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Blood Pressure: 6 Common Errors in Measuring It

Discussion in 'Cardiology' started by Dr.Scorpiowoman, Mar 3, 2020.

  1. Dr.Scorpiowoman

    Dr.Scorpiowoman Golden Member

    May 23, 2016
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    We recently discussed the revised official guidelines for blood pressure, which lowered the cutoff for hypertension from 140/90 to 130/80—as well as the debate that ensued about this change. Often lost in this discussion is that those numbers are based on the assumption that blood pressure readings are done properly and are accurate, which is often not the case outside of research settings.


    “In clinics, proper measurement may be the exception . . . rather than the norm,” a recent release from the American Heart Association (AHA) stated. That’s hardly news. There is a standard way to measure blood pressure, based largely on AHA guidelines, but studies have found that, because of improper technique, real-world readings done in medical offices are usually off by at least a few points.

    Such errors don’t matter if your blood pressure is far above the cutoff for hypertension, or if it is normal (below 120/80). But it could affect your treatment if you’re in the gray area in between. Here are six common errors that can lead to inaccurately elevated blood pressure readings, according to the AHA:

    1. Poor sitting posture: Slouching, crossing your legs, or having unsupported feet can add 6 to 10 points to your reading. You should sit in a chair with your back supported and feet flat on the floor or a footstool.

    2. Unsupported arm: If your arm is hanging or you have to hold it up, your numbers may rise as much as 10 points. Your forearm should be supported by the practitioner (or a counter or chairback) at heart level.

    3. Wrapping the cuff over clothing: This can add anywhere from 5 to 50 points to your reading. The cuff should be placed on a bare arm.

    4. A cuff that’s too small for your arm: This can add 2 to 10 points.

    5. Talking: This can also add as much as 10 points. Stay silent and still.

    6. Having a full bladder: This can add 10 to 15 points to your reading (this one surprised me). Empty your bladder beforehand.
    Other pointers: Don’t exercise, consume caffeine, or smoke during the 30 minutes before testing (of course, you shouldn’t smoke, period). Ideally, you should wait five minutes in a quiet room beforehand.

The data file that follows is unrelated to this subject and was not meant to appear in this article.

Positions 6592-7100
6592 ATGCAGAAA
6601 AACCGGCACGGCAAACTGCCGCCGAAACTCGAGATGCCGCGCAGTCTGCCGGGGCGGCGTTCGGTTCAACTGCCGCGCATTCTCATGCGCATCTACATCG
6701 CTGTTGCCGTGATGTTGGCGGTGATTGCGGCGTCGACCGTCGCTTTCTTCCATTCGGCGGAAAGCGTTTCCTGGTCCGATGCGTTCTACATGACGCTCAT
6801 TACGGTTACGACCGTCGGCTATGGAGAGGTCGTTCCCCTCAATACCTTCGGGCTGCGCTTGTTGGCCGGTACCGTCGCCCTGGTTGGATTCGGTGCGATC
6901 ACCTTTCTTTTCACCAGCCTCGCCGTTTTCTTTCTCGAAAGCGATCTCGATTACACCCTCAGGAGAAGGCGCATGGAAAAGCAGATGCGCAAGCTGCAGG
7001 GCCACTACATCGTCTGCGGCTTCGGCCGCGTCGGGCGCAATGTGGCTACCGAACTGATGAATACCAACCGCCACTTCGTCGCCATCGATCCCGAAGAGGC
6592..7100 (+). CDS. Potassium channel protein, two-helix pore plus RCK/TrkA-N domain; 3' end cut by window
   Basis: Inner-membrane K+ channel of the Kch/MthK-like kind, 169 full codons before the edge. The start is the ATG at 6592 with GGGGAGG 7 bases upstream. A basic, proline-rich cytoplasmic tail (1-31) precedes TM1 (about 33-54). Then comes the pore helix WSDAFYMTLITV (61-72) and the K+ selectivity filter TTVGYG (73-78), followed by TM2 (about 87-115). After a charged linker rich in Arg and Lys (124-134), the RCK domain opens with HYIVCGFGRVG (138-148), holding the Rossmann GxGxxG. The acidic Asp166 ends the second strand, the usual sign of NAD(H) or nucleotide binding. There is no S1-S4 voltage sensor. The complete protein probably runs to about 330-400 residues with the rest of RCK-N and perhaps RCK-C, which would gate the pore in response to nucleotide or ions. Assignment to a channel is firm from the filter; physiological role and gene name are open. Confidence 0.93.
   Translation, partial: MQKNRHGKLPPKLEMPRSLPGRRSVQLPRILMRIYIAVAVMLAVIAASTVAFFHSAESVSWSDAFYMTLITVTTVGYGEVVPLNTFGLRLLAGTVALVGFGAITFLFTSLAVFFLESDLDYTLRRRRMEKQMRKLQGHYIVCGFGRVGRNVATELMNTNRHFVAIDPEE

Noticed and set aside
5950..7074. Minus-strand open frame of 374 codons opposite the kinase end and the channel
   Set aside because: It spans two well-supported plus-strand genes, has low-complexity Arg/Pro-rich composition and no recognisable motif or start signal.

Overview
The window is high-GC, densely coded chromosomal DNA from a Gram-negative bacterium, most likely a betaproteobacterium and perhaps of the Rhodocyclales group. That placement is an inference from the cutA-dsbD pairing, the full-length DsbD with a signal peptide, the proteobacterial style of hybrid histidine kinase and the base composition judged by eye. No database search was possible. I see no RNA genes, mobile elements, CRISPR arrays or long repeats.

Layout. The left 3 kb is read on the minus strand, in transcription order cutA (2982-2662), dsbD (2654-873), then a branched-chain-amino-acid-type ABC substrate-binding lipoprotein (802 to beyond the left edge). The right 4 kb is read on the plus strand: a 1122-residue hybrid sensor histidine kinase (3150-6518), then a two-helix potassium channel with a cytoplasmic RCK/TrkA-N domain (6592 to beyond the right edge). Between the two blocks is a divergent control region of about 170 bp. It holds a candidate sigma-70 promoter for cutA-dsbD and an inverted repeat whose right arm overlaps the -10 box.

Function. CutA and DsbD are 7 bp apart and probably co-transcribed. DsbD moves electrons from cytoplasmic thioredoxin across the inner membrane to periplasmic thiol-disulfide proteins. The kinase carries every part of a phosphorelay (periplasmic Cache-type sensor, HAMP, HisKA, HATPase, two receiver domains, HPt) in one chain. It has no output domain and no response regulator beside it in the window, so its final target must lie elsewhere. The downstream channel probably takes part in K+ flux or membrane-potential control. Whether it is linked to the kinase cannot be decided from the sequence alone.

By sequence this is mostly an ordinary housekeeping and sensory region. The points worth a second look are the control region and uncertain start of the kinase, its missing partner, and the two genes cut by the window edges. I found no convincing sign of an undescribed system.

Two measurements should be done at least one minute apart and the results averaged; the first reading is often misleadingly elevated, as a study in JAMA Internal Medicine in June 2018 confirmed. And blood pressure should be measured in both arms, at least at the initial visit, with the second arm tested at least five minutes later.

    To raise awareness among health care providers about the importance of accurate measurement, the AHA and American Medical Association are encouraging them to enroll in a national program called Target: BP. The program will help providers identify and correct measurement errors, as well as offer guidance for creating appropriate treatment plans for patients with hypertension and for partnering with patients to enable ongoing self-management, including teaching them to measure their blood pressure accurately at home.

    Meanwhile, talk with your health care provider about your blood pressure results and ask any questions you have about how the measurement is being done. Discuss lifestyle changes that can help keep yourblood pressure under control. If your reading is elevated, make sure you’re retested several times before any treatment decision is made. You may be advised to measure your blood pressure periodically at home.

    Better yet is ambulatory testing, which calls for wearing a device that automatically measures blood pressure and stores the results every 20 to 30 minutes for 24 to 48 hours. Such “gold standard” monitoring is endorsed by the U.S. Preventive Services Task Force and many other expert groups to confirm an elevated office reading, before drug therapy is started, in order to avoid unnecessary treatment. It can also rule out “white-coat hypertension,” which causes elevations only in a medical setting.


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